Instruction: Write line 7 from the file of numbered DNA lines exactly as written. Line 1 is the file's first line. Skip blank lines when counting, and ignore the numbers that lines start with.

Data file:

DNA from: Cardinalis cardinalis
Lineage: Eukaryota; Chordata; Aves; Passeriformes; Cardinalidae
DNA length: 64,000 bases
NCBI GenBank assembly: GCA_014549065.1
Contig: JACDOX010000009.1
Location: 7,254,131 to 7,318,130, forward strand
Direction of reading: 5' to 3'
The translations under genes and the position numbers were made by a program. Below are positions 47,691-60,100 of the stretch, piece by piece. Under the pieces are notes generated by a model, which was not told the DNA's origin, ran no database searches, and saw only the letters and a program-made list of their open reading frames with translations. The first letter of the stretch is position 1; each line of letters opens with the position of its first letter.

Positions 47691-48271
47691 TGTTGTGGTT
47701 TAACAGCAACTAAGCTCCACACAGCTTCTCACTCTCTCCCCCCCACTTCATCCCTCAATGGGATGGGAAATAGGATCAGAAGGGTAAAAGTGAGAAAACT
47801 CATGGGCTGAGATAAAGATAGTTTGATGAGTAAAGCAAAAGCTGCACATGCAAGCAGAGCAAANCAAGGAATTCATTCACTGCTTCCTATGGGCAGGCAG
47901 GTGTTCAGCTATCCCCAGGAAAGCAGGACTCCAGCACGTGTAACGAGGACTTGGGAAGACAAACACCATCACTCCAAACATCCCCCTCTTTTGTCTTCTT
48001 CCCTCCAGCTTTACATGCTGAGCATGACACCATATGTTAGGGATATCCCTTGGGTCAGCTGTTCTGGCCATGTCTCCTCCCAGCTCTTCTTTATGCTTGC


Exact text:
Direction of reading: 5' to 3'